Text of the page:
Among other things, Birden argues that his guilty plea may have hinged on a desire to cooperate with the government and potentially escape the mandatory minimum sentence by earning a Section 5K1.1 downward departure motion for substantial assistance to authorities. The government responds that this argument lacks force because Birden’s cooperation could have earned him a lower sentence even if a mandatory minimum did not apply. While the government’s statement is true, it also is a fact of life under the Sentencing Guidelines that Section 5K1.1 motions are virtually the only mechanism for defendants to bypass statutory mandatory minimum sentences, and they provide a strong incentive for guilty pleas.3 According to defendant, his ultimate failure to cooperate was based on misinformation from his attorney, and this apparent breakdown in the attorney-client relationship was the basis for Birden’s June 23 letter request to withdraw his plea and obtain new counsel. The district court never responded to the letter in writing or in open court. The interplay between a common incentive to plead guilty, Birden’s misunderstanding regarding cooperation, and the district court’s errors and inaction create a troubling record of confusion.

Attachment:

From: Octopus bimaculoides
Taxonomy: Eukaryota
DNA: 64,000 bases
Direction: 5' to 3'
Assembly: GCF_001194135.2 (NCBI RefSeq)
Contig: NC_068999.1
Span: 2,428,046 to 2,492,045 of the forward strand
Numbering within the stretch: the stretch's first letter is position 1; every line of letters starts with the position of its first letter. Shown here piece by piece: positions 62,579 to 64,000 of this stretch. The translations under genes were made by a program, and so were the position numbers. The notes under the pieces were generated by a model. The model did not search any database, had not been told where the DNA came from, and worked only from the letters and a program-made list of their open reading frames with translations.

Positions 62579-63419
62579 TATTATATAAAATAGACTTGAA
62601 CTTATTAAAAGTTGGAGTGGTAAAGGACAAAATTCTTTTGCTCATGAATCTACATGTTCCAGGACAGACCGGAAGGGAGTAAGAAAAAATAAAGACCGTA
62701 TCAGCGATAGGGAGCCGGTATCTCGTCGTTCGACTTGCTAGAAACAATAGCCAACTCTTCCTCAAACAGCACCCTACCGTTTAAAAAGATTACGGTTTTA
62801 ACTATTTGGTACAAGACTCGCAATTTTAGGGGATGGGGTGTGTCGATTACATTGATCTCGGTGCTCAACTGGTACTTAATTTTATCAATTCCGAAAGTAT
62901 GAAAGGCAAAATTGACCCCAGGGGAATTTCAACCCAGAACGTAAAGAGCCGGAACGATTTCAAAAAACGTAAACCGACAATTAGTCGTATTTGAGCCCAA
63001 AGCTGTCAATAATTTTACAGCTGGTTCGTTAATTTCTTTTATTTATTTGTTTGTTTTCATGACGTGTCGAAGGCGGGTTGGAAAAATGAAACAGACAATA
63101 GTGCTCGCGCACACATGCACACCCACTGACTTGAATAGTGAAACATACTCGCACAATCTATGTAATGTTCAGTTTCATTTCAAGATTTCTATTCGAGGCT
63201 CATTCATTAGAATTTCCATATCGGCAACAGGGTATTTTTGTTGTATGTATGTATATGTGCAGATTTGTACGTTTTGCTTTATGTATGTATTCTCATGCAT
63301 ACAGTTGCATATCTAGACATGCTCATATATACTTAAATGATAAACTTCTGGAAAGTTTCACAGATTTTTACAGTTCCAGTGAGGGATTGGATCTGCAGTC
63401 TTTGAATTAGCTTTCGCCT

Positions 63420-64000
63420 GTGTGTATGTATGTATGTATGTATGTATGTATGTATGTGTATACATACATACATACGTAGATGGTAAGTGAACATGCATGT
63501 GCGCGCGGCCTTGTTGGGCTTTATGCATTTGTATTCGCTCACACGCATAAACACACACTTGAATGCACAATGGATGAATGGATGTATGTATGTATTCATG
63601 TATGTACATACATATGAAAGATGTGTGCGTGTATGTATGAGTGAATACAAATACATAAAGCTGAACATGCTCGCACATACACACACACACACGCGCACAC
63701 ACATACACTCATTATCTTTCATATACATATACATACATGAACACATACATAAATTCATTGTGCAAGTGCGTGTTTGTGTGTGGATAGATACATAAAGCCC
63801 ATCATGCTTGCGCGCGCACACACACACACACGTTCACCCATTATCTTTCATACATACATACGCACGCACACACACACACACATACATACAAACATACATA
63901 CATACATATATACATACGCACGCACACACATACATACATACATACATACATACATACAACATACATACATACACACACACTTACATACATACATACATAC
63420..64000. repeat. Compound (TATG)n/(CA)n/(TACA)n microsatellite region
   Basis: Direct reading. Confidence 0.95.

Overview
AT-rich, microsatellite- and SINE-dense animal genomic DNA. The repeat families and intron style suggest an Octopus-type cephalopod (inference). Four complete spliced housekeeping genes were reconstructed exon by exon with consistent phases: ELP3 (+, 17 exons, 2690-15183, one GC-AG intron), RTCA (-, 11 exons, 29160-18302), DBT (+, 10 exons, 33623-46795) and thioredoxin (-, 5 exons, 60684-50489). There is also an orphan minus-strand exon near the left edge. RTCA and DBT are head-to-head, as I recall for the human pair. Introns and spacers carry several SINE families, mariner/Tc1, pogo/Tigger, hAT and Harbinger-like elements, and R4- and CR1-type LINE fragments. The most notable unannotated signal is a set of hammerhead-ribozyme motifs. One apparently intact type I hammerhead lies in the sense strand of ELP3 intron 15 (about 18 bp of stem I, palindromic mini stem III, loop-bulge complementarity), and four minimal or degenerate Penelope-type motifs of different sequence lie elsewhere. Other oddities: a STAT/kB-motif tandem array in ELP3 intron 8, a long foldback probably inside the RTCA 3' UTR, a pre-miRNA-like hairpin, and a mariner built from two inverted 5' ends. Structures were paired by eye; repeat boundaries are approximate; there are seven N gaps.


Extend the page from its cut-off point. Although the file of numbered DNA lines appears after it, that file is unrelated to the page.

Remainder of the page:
We have previously rejected a Rule 11 challenge to a guilty plea based on the defendant’s misunderstanding of its consequences, in part because the defendant did not attempt to withdraw the plea once his misunderstanding had been clarified. See United States v. Basket, 82 F.3d 44, 49 (2d Cir. 1996); see also Westcott, 159 F.3d at 112-13. In the instant case, Birden did just that because after meeting with the government and realizing that he had misunderstood the implications of cooperation, he attempted to withdraw his plea. Apparently, no one noticed. If, as we explained in Basket and Westcott, the fact that a defendant does not attempt to withdraw his plea undermines his argument that the plea was not knowing and voluntary, then we are obliged to give due weight to the fact that the defendant in this case did attempt to withdraw his plea.